The Commission, which was made up of three federal officials and two local leaders, was supposed to determine whether or not the people of Guam were adequately informed about and compensated by the Guam Meritorious War Claims Act of 1945. They were also supposed to determine if there was parity between the war claims awarded under the act and claims awarded to other U.S. citizens and nationals with similar experiences.
Hearings were held on Guam in December 2003, and the Commission heard from 104 speakers, most of whom were survivors who recounted the horrors they experienced during the war. The survivors were each asked if they had filed a claim after the war, and most of them said they did not file, nor did they know they could.
Based on these hearings and their extensive research, the Commission unanimously concluded that the people of Guam had not been justly compensated and confirmed the United States’ moral obligation to pay reparations for war damages. Congresswoman Bordallo then had the validation she needed to reintroduce legislation seeking compensation.
Bordallo’s first bill did not succeed, and now she is awaiting resolution on her most recent effort, H.R. 44. She introduced the bill as an amendment to the National Defense Authorization Act for Fiscal Year 2010, and while it passed the House of Representatives, the amendment did not make it to Senate.
Bordallo’s greatest obstacle concerns the issue of descendents. Her bill awards reparations to the heirs of survivors who have died since the war, but Senators John McCain and Carl Levin refuse to support such a measure. Since it has not been done before, awarding claims to heirs would create a legal precedent that could obligate the U.S. to compensate the descendents of people who suffered other injustices.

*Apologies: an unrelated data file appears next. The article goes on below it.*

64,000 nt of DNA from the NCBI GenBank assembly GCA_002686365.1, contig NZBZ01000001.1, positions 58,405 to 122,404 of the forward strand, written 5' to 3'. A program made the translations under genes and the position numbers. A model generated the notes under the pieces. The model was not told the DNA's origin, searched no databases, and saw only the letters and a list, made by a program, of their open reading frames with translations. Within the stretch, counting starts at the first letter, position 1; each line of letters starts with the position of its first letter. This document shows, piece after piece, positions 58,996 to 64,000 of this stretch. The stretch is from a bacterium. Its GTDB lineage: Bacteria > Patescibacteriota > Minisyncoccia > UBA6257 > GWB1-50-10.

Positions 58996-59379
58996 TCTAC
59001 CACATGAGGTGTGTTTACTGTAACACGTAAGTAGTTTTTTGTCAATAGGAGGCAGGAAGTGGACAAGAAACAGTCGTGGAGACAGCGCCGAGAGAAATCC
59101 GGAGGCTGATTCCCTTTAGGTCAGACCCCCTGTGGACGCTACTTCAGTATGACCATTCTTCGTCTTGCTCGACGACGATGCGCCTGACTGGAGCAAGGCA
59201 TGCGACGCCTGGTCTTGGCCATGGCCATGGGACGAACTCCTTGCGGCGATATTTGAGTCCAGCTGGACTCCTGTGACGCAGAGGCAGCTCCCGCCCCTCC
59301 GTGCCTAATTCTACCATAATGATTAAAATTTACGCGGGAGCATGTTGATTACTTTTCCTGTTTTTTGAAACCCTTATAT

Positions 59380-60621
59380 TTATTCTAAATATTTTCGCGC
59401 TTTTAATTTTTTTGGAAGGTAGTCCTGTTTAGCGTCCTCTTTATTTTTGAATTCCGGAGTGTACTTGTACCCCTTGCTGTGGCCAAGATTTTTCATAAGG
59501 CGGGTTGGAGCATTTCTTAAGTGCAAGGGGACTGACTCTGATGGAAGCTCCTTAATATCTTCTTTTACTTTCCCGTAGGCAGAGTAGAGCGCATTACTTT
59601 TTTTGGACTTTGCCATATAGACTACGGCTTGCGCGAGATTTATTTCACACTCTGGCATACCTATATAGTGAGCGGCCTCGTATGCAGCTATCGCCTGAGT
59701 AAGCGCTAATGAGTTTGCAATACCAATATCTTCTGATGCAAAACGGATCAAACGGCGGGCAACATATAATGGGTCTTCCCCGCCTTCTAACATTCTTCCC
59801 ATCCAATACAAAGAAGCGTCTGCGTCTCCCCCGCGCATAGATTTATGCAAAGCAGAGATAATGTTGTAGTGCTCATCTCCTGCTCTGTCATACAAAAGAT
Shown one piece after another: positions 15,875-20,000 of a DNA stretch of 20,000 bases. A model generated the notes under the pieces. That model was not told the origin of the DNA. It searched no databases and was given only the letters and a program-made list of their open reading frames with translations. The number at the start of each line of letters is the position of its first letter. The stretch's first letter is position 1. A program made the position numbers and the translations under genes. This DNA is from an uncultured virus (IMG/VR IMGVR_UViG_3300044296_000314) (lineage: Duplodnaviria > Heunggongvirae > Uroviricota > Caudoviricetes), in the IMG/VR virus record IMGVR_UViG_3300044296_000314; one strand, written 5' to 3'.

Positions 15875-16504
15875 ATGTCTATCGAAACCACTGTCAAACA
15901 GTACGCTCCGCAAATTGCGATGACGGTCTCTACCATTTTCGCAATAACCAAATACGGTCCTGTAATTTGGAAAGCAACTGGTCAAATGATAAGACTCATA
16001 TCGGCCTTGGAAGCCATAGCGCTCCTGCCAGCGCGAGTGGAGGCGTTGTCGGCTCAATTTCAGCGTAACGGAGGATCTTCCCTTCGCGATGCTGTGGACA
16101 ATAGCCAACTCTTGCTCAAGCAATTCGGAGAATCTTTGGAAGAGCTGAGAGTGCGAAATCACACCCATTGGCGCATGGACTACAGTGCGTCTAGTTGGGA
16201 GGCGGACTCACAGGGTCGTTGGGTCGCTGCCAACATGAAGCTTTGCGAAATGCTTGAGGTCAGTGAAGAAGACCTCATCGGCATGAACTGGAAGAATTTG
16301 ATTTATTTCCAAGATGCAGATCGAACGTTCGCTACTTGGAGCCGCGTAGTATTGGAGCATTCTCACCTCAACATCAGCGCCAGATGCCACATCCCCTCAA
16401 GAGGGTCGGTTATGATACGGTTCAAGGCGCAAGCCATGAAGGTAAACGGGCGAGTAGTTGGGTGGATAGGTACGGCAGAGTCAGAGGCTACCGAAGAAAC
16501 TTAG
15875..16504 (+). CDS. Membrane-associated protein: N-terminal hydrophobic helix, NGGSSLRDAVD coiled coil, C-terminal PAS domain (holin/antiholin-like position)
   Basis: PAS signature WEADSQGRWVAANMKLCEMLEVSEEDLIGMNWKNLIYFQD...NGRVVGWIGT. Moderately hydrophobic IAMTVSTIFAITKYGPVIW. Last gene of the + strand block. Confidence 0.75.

The War Claims Commission foresaw this dilemma, and made the recommendation that since Congressman Blaz came very close to securing funding for reparations in 1990, the descendents of all survivors who were alive at that time could claim reparations.
Bordallo, however, believes the descendents of all who endured the war are entitled to compensation. McCain and Levin attempted to compromise with her and said that they would support the amendment if it only provided reparations to those who died during the war and survivors who are still alive. They gave Bordallo 30 minutes to make a decision, and she turned it down.
“It wouldn’t be fair to the people of Guam if I didn’t come back and get their feelings on this,” Bordallo said.
She re-introduced H.R. 44 as an amendment to the National Defense Authorization Act for FY2011 and again it passed the House of Representatives. Senators McCain and Levin have said they will hold a hearing on the issue before deciding if they will keep the amendment in the final bill, which will be voted on in September.
“I’ve done everything I can, and so have all my predecessors,” Congresswoman Bordallo said. “I am a persistent person and I just keep pushing at it all the time, and I will continue to do that and hopefully we will be successful.”
Sadly, those who have awaited reparations the longest are the survivors of the war. Of the 22,000 people who were alive after the war, less than 1,000 are alive today. Those who remain fear they may not live to finally receive the restitution they deserve.
“I don’t know if I’ll be around much longer, but I want something at least for my kids and my grandkids,” said survivor Francisco Perez Sablan, who lost his parents in the war and suffered a severe burn on his back. “I hope that one of these days the Senate will change their mind and have a good heart to at least think of us.”
Anita B. Hofschneider contributed to this report.
The War Reparations Saga: Why Guam’s Survivors Still Await Justice
By Victoria-Lola Leon Guerrero